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Should tires have an expiration date?

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Dear Tom and Ray:



Last year a friend gave me a nearly new set of tires for my Toyota Tacoma 4x4. I'm a cyclist who puts about 14,000 miles a year on my bicycles, so I drive very little. At the rate I drive, it might be five years or more before I need to install these tires on my truck. Is there anything I need to do in terms of storage and preservation so these tires are safe to use in the future? Or should I sell them now, while they're still in usable condition? -- James

RAY: All you need to do is store them in your hyperbaric nitrogen chamber, James.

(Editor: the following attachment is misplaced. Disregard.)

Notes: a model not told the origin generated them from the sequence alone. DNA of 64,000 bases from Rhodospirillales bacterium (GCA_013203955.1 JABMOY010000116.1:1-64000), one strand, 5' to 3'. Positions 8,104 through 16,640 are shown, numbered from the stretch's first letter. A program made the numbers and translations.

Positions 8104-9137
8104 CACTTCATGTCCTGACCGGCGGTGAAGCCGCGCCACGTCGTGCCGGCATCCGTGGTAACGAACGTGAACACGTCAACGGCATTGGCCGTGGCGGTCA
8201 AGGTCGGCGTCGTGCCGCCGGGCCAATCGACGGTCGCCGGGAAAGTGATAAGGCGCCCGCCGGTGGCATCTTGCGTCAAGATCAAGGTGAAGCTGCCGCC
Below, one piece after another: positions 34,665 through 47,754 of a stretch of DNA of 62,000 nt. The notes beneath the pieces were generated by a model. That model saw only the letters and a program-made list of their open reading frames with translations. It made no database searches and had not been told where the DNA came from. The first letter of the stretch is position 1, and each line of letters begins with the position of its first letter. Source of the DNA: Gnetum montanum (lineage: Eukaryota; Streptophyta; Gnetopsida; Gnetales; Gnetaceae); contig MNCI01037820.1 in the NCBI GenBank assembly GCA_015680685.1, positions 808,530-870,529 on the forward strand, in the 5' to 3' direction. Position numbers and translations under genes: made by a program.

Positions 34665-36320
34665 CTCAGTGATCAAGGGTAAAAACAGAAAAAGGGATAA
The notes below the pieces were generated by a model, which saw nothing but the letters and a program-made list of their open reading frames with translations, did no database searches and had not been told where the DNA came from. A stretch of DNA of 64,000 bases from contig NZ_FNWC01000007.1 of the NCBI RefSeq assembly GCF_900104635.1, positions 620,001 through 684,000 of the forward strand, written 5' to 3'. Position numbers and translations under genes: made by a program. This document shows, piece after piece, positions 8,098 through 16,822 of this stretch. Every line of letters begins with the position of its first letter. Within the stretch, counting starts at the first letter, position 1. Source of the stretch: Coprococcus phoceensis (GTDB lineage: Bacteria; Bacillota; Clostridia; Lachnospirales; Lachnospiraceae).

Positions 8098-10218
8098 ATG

TOM: Even if tires aren't worn out in the traditional way -- by leaving tiny, rubber pieces of themselves on 40,000 miles of roadway -- they still get old. The rubber can dry out and crack, due mostly to ozone that's in the air.

RAY: So, a number of manufacturers now suggest that we all put expiration dates on our tires. Ford, for instance, suggests that you get rid of a set of tires after six years of use, due to atmospheric degradation of the rubber.

TOM: And while cynics would say they're just trying to sell more tires (and, of course, that is a happy side benefit), there is a good body of evidence to back up their recommendation.

RAY: So, if your tires have been on your truck for six years or more (and yours may have been, since you drive so little), you may want to put those newer tires on right now.

TOM: And if not, sell them to someone who can use them now, and use the proceeds to buy yourself some extra-heavily padded bicycle shorts. About 14,000 miles? Ouch!

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